An Open Letter to David Brooks on Haiti


Dear Mr. Brooks,

 

In your January 15, 2010 opinion piece in The New York Times, “The Underlying Tragedy,” you present what you seem to believe is a bold assessment of the situation in Haiti and what you certainly know is a provocative recommendation for Haiti’s future. You also offer some advice to President Obama. In order to successfully keep his promise to the people of Haiti that they “will not be forsaken” nor “forgotten” the President, you say, has to “acknowledge a few difficult truths.” What follows, however, is so shockingly ignorant of Haitian history and culture and so saturated with the language and ideology of cultural imperialism that no valuable “truths” remain. Please allow us, therefore, to present you with some more accurate truths.  

 

First, Haiti is not a clear-cut case of the failure of international aid to achieve poverty reduction. For almost its entire existence Haiti has been shouldered with a load of immense international debt. The Haitian people had the audacity to break their chains and declare independence in 1804 but were later forced by France to re-purchase their freedom for 150 million Francs, a burden that the country has had to carry throughout the twentieth century.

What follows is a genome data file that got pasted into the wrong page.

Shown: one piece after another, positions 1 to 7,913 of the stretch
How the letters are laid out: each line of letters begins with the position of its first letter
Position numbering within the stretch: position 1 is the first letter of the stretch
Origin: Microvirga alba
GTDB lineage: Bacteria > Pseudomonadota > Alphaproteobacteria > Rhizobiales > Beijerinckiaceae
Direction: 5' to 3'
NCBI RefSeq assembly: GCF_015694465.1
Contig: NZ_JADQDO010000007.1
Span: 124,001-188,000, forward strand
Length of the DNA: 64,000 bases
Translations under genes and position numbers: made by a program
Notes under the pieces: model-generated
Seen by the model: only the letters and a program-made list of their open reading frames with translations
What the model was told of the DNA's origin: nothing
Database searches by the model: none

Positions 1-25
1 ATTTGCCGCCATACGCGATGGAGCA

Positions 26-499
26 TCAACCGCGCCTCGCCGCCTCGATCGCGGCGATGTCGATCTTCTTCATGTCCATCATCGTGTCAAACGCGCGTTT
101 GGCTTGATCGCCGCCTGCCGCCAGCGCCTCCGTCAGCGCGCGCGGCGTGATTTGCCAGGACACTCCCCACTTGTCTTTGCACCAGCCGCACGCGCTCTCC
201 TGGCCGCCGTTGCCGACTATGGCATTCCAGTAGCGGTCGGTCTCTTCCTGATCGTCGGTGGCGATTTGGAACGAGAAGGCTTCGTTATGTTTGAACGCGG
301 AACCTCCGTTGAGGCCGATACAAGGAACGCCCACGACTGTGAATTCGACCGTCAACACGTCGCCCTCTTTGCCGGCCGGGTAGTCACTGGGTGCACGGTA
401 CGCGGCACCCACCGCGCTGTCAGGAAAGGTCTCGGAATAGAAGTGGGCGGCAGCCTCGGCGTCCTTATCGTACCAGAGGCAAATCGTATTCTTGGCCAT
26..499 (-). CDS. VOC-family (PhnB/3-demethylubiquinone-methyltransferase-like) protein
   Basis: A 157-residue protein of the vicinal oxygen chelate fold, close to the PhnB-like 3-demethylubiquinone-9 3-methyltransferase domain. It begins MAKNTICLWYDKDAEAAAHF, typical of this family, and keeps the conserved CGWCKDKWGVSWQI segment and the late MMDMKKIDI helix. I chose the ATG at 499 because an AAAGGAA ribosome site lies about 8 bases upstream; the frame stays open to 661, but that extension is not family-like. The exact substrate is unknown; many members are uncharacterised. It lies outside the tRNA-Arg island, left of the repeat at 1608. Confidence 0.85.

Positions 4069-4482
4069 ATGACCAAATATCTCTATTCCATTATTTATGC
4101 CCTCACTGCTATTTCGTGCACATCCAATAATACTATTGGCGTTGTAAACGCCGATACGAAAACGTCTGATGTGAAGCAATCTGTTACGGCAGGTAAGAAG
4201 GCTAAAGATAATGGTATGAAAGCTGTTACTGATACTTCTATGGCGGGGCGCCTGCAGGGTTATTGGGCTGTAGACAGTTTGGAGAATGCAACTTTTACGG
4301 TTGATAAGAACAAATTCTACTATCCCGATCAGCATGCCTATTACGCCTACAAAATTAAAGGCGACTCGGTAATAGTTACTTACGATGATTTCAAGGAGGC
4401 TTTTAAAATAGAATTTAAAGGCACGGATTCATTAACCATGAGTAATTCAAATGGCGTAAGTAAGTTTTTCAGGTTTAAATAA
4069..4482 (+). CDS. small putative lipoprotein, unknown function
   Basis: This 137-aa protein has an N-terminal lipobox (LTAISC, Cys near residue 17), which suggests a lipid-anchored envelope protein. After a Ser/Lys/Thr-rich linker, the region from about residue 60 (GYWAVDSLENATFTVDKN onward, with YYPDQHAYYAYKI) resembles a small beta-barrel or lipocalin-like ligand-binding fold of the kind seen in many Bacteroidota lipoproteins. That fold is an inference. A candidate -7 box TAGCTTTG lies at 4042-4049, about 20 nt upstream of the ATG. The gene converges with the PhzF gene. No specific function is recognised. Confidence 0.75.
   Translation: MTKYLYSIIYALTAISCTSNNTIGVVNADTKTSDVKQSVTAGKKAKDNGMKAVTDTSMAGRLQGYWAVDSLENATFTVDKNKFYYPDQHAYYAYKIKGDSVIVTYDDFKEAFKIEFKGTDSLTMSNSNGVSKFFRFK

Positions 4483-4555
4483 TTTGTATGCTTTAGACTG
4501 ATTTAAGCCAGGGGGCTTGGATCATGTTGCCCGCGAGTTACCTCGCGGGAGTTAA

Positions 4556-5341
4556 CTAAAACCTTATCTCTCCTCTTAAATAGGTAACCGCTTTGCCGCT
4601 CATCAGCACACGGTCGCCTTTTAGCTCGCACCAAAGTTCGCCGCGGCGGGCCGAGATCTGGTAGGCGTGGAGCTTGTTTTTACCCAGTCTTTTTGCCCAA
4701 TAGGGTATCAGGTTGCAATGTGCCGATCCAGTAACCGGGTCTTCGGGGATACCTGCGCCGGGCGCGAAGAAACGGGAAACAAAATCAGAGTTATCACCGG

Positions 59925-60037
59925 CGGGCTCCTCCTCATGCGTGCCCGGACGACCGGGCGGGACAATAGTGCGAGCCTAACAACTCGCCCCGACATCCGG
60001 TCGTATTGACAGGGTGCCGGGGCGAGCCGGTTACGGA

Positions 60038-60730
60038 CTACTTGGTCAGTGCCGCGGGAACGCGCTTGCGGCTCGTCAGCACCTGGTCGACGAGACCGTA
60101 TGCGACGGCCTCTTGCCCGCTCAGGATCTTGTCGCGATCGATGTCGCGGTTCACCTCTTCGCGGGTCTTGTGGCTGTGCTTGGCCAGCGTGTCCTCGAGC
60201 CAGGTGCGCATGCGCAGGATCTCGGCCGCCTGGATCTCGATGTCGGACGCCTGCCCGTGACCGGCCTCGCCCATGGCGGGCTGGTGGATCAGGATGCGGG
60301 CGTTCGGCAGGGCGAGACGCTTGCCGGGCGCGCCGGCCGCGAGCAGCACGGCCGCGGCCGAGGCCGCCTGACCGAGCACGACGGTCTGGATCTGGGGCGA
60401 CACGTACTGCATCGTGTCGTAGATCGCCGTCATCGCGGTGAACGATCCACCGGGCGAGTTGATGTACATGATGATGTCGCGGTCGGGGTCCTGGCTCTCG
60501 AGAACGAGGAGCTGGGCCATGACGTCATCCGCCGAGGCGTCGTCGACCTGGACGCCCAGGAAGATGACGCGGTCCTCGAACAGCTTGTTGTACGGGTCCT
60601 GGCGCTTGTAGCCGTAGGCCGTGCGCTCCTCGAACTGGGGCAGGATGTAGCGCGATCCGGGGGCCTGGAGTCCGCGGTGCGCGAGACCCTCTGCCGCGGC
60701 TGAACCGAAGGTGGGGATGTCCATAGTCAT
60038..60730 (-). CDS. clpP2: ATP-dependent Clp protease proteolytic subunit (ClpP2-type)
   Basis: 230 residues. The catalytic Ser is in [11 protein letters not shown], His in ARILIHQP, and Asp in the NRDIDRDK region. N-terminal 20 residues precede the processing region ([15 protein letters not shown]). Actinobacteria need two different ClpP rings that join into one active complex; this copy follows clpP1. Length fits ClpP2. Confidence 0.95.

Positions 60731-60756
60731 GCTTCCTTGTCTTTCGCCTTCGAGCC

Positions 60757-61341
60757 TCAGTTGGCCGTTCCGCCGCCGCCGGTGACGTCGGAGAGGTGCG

What’s more, the “aid” Haiti has received from its powerful neighbor to the North has never been the sort that would help the country reduce poverty or achieve meaningful development. In the early-twentieth century the principle “aid” Haiti received from the United States came in the form of a brutal military occupation that lasted from 1915 to 1934. After “Papa Doc” Duvalier ascended to power “aid” meant assistance to a ruthless (but conveniently anti-communist) dictator. The U.S. gave Duvalier $40.4 million in his first four years in power, briefly suspended military and economic assistance to the dictator in 1963, but resumed shortly thereafter, restoring full military and economic aid to Duvalier by 1969. In the early 1970s and 1980s when “Baby Doc” Duvalier was at the helm, the “aid” the United States and other international agencies contributed failed to reduce poverty but did enrich foreign investors in the newly constructed assembly industry. Economic policies that the U.S. forced upon Haiti decimated its agriculture for the benefit of American farming while driving Haiti’s peasants into Port-au-Prince and other cities where they found few jobs and scarce housing. Four years after Baby Doc’s departure the Haitian people decided to help themselves by democratically electing a new leader, but the United States aided Jean-Bertrand Aristide’s

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